All that said, Saunders' essay is a matter of opinion, and one our readers (nor we) certainly don't have to agree with. This is why we were thrilled to receive this "counterpoint" to Saunders's essay from Bostick. We, at least, are enjoying the respectful exchange of ideas, and hope you are as well. Give Bostick's essay a read, as well as the original, and then let us know what you think in the comments or at dads@gayswithkids.com.

--David Dodge, Managing Editor

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Adults

Why This Adopted Gay Man Will Never Have Children

Do we have a biological right to parenthood? Kevin Saunders, a childless 52-year-old gay man, says no.

Guest post written by Kevin Saunders.

Two dear friends of mine, each partnered, capable gay men of relatively sound mind and body, have recently decided to become fathers, and I could not be more unnerved. The expense, the risk, the potential for disappointment, the logistical complexity that they must navigate leave me baffled and at times enraged with the lingering question that I have, out of respect, refrained from asking, "WHY, WHY, WHY do you want to do this?!" These feelings toward what most would consider a happy occasion beg a reciprocal enquiry: "Why do you care?" The answer is rooted in a disposition and a history that has left me skeptical of the innate right to biological parenthood that many, gay or straight, seem to feel entitled to.

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Antwon and Nate became dads through the foster care system. Nine months after becoming licensed, they received a call on a Tuesday, and two days later, their daughter moved in. "It was very quick," said Nate. "Honestly, it was more just shock and nervousness for me."

As new parents, Nate took unpaid leave for two weeks, before going back to work part-time. Antwon didn't receive any leave.

"It's definitely important to have time off to bond, but it's also important to be financially stable when you do it," said Antwon. "I don't think you should have to choose between staying financially afloat or showing your kid love... and I don't think anyone should have to make that choice."

Only 15% of dads in the U.S. have access to paid paternity leave. We want to change this.

Watch Nate and Antwon's video to find out how:

Sign the pledge: www.dovemencare.com/pledge

Like Antwon and Nate, we're helping Dove Men+Care advocate for paid paternity leave for *ALL* dads! Over the next three months, we will be sharing stories of gay dad families and their paternity leave experience. Our goal is to get 100,000 folks to sign the Paternity Leave Pledge.

Dove Men+Care has collected over 30,000 signatures on the Pledge for Paternity Leave in three short months, in a mission to champion and support new legislation for federally mandated paid leave laws in the U.S. With the conversation growing on Capitol Hill, Dove Men+Care will target key legislators to drive urgency behind paid paternity leave policy and provide a social proof in the form of real dad testimonials, expert research and signature support from families across the country.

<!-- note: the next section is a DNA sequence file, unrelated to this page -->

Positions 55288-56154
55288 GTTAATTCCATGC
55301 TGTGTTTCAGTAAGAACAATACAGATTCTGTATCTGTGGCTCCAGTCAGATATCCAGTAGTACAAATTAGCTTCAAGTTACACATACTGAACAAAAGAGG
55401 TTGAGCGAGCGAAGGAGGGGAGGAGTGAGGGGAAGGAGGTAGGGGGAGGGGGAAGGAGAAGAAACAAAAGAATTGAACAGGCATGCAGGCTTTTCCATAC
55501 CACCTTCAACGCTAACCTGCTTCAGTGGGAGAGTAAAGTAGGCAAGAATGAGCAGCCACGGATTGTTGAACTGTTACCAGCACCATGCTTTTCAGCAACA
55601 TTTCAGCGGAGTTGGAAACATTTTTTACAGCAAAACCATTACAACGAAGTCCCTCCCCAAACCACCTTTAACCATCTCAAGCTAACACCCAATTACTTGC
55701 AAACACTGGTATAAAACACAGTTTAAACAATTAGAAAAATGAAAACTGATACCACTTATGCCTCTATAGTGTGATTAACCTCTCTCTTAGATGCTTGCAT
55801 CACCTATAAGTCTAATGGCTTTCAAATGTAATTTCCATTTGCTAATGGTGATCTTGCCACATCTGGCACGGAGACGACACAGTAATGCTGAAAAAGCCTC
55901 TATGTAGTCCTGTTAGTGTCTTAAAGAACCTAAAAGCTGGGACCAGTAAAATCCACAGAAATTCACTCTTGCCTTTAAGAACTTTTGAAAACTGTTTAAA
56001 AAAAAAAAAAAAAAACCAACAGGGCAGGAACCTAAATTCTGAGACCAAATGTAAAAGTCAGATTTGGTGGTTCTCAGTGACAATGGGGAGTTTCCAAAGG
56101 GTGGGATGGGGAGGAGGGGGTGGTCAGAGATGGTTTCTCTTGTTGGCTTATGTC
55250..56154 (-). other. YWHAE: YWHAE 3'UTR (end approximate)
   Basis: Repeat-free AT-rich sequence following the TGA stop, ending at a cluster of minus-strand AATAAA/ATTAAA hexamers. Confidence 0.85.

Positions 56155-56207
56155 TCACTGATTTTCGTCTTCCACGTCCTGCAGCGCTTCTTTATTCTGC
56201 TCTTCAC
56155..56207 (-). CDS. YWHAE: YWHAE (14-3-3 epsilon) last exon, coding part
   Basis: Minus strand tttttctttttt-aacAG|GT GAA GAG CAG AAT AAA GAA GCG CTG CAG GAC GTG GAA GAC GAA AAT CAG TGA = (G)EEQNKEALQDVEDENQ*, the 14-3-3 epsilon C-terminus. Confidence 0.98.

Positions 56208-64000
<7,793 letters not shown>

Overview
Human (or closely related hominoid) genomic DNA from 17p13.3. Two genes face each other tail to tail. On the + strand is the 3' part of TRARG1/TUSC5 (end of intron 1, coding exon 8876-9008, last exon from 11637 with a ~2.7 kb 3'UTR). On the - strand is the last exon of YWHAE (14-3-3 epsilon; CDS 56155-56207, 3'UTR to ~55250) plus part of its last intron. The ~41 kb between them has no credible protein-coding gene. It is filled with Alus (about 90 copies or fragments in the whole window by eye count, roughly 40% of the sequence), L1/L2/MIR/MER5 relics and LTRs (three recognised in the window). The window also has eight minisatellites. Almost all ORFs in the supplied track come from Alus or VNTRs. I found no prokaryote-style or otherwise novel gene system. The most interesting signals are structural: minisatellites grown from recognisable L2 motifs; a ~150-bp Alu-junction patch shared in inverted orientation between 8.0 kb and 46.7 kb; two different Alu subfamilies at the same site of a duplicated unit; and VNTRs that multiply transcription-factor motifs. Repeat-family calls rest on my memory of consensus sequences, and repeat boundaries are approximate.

Our goal is to help Dove Men+Care bring 100,000 signatures to key policymakers in Washington, D.C. for their Day of Action on the Hill, and drive urgency behind this issue.

If you believe *ALL* dads should receive paid paternity leave, sign the Paternity Leave Pledge.

Surrogacy for Gay Men

What Professionals Will I Work With on a Surrogacy Journey?

There will be LOTS of people involved in your surrogacy journey. Kristin Marsoli of Circle Surrogacy breaks down the team of people you can expect to work with.

A surrogacy journey, while monumental, is also a complex process with multiple milestones, many of which are new territory for intended parents. You will likely form the strongest relationships with your egg donor and surrogate, however there are many other professionals who you'll encounter on your journey who will educate and support you on your way to parenthood.

Here are the types of professionals you can expect to work with on your surrogacy journey working with an agency such as Circle Surrogacy & Egg Donation:

Parent Outreach Team

When you start your research on surrogacy and surrogacy agencies, if you contact Circle Surrogacy, your first point of contact will be a member of our Parent Outreach Team. This person solely supports intended parents at the very beginning stages of their journeys, before they've signed on with an agency. The Parent Outreach Team is a wonderful resource to answer questions about the surrogacy process, surrogacy costs, how to choose an agency and more. At Circle, many of our Parent Outreach Associates are also parents through surrogacy, so they can share their experiences and understand exactly what it's like to be in your shoes. When you have your surrogacy consultation, you'll meet with a Parent Outreach Associate and a Lawyer to discuss your personal surrogacy needs and journey. Your Parent Outreach Team will support you through signing on with the agency.

Circle's Parent Outreach Team

Egg Donation Matching Coordinator

It's time to match with the first of two women who will be very important in your journey to parenthood: your egg donor! Selecting an egg donor may come easy to some, but others may take more time determining their perfect match. Our egg donor coordination team will help you find the right egg donor to meet your needs. They will help you navigate the egg donor database and coordinate your egg donor match.

IVF Doctor and Clinic Coordinators